I don't believe CCA has ever over-turned a conviction on an innocence claim alone, unless the prosecutor's office agreed with the defense.(ie. Anthony Graves and Dallas CO. DNA cases) The CCA over turned the Brandy Briggs conviction in 2005, not on the actual innocence claim, but on the in-effective assistance counsel claim.

Had the attorneys for Rosa Jimenez also argued ineffective assistance of counsel for the failure to object to the State's experts personal opinions, failure to objected to the introduction of the after-the-fact autopsy report performed by a discredited ME, failure to hire a choking expert and lastly, violation of the confrontation clause for not producing the ME who performed the autopsy and declared the death a homicide.

Had they done this, then the CCA & U.S. Supreme Court would have had another issue to address than the actual innocence claim alone.

Fair disclosure...I provided documents to the appeals attorney in this case.

Gritsforbreakfast said...

David, I agree that ineffective assistance claims (like Brady claims) are far more likely to receive relief than "actual innocence," which the TX courts are loathe to acknowledge and SCOTUS won't countenance at all.

It's also true that the prosecutors have a more coherent, consistent approach than defense attorneys, in part because they have an institutional presence whereas most defense lawyers are solos or at least not part of a public defender office, which IMO is why they don't have as well developed a system for vetting experts, etc.. That's not excuse making - TCDLA probably should do more - I just think it's the underlying reason.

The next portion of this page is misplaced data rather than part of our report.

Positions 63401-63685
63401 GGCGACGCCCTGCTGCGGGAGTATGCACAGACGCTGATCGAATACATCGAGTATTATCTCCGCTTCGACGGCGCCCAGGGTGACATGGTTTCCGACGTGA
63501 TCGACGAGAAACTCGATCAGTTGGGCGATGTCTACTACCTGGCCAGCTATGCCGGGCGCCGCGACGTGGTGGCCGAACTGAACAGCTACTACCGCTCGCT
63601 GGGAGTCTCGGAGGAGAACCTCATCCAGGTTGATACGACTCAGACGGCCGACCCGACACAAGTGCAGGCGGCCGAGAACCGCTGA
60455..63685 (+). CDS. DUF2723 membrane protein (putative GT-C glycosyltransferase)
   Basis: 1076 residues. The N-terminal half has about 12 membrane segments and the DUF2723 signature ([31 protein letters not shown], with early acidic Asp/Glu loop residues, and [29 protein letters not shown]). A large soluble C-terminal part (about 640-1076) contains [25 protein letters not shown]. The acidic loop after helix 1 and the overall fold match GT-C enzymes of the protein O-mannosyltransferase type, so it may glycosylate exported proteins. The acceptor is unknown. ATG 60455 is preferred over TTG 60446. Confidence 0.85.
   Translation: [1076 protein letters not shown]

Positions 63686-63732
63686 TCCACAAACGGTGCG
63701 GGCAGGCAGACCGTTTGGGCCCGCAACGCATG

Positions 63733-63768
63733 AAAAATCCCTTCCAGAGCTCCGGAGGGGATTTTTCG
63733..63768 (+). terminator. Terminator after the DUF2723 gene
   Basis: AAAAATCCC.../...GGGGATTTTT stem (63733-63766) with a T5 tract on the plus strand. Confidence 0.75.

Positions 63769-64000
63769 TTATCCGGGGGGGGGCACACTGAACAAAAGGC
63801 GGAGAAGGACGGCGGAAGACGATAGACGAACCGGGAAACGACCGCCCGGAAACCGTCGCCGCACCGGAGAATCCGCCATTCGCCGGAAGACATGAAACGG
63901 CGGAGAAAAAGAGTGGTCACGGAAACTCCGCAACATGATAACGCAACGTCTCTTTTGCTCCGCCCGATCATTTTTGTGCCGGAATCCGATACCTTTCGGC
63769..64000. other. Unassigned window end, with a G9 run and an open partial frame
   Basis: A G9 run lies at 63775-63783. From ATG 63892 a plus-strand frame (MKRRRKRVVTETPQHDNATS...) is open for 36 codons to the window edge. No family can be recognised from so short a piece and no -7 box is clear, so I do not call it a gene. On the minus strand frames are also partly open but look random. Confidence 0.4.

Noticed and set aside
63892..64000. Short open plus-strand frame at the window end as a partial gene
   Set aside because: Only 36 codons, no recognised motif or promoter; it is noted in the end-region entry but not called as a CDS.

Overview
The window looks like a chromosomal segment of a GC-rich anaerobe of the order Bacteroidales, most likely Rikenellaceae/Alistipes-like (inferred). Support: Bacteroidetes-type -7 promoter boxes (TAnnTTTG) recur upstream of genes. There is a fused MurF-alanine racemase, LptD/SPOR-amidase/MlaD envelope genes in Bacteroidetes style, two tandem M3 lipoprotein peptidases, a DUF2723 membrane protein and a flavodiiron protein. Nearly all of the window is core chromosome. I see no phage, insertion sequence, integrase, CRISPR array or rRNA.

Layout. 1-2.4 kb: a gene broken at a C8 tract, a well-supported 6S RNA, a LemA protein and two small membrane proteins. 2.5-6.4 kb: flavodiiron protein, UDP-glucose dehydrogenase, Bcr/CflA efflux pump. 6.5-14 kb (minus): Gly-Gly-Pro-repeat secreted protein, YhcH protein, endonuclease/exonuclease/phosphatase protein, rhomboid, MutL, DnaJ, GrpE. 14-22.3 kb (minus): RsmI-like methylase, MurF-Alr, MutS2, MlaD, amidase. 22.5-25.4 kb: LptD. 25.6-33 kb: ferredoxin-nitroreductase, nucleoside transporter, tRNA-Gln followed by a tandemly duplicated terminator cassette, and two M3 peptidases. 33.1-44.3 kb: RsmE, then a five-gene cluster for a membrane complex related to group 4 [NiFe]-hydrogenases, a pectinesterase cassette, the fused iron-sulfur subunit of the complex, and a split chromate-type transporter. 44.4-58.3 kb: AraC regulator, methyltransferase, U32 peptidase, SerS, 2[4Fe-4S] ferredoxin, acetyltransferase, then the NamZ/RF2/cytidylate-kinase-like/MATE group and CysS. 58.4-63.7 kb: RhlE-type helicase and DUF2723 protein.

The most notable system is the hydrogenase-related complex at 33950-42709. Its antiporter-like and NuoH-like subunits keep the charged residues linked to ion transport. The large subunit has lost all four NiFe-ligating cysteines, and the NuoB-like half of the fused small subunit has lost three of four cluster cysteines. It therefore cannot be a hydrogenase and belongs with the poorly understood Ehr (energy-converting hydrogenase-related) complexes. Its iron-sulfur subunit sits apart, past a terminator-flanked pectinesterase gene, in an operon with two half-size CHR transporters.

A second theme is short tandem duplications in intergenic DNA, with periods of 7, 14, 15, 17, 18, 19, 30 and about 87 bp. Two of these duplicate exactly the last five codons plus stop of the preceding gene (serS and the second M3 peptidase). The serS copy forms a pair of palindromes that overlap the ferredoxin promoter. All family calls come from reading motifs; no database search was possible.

Thomas R. Griffith said...

(Part 1) Hey Grits, thanks for covering this (loophole-joke), sadly most folks would assume 'it' was on the falsely accused and subsequently wrongfully convicted human(s) and has nothing to do with taxpayers' & voters’.

Folks, take it from me, forget what you’ve been told regarding the” leading cause of wrongful conviction(s)”. There’s no way in hell its Mistaken / False Identity and / or Fire Ants, for these examples are simply excuses aka: ‘Failures’’ on behalf of those the Law allows to Occupy the Defense Table(s). When the legal industry itself and the Law allows for the systematic refusal to perform basic INVESTIGATION(S) prior to filing multiple ‘Ready for Trial’ notices in conjunction with allowing the uncertified to ‘Dabble’ is allowed to be watered down to “Ineffective Assistance of Counsel”, we get what we the friggin people allowed.

With that, I call upon those that claim to be one (CDL), (especially the 'Dabblers') to refrain from; consulting with any & all Misdemeanor and / or Felony clients'. Instead, immediately refer out to qualified defense council (specifically, Board Certified Criminal Defense Attorneys / Lawyers. Others are free to parrot the call to action, while the rest can get back to the sand pile. Thanks.

Thomas R. Griffith said...

(Part 2) *Anyone considering consulting with an attorney / lawyer regarding a (Criminal Matter) in the Houston area can begin their endeavor by contacting Mr. Mark Bennett of - Bennett & Bennett (Board Certified) and 'NOT' a 'Dabbler'. If he can't assist you, he'll point you in the correct direction.

Shame on the TCDLA for creating a FAKE-ASS Oath & Creed in which little if any can recite and / or ever adhere to. Shame on them for creating a PLEA & FLEE Industry and shame on the attorneys' / lawyers that have no problem with it. Same on the MoFos’ that the sit on SCOTUS for they’ve just proven that they are useless and are no longer needed. The camel’s back is about to burst wide open and it won't be pretty, for there is only so much the Real citizenry will stand for.

sunshine said...

There is no justice in Texas and a lot of other states. That is why so many people just go with a plea bargain, because a jury is just as dicy as a DA.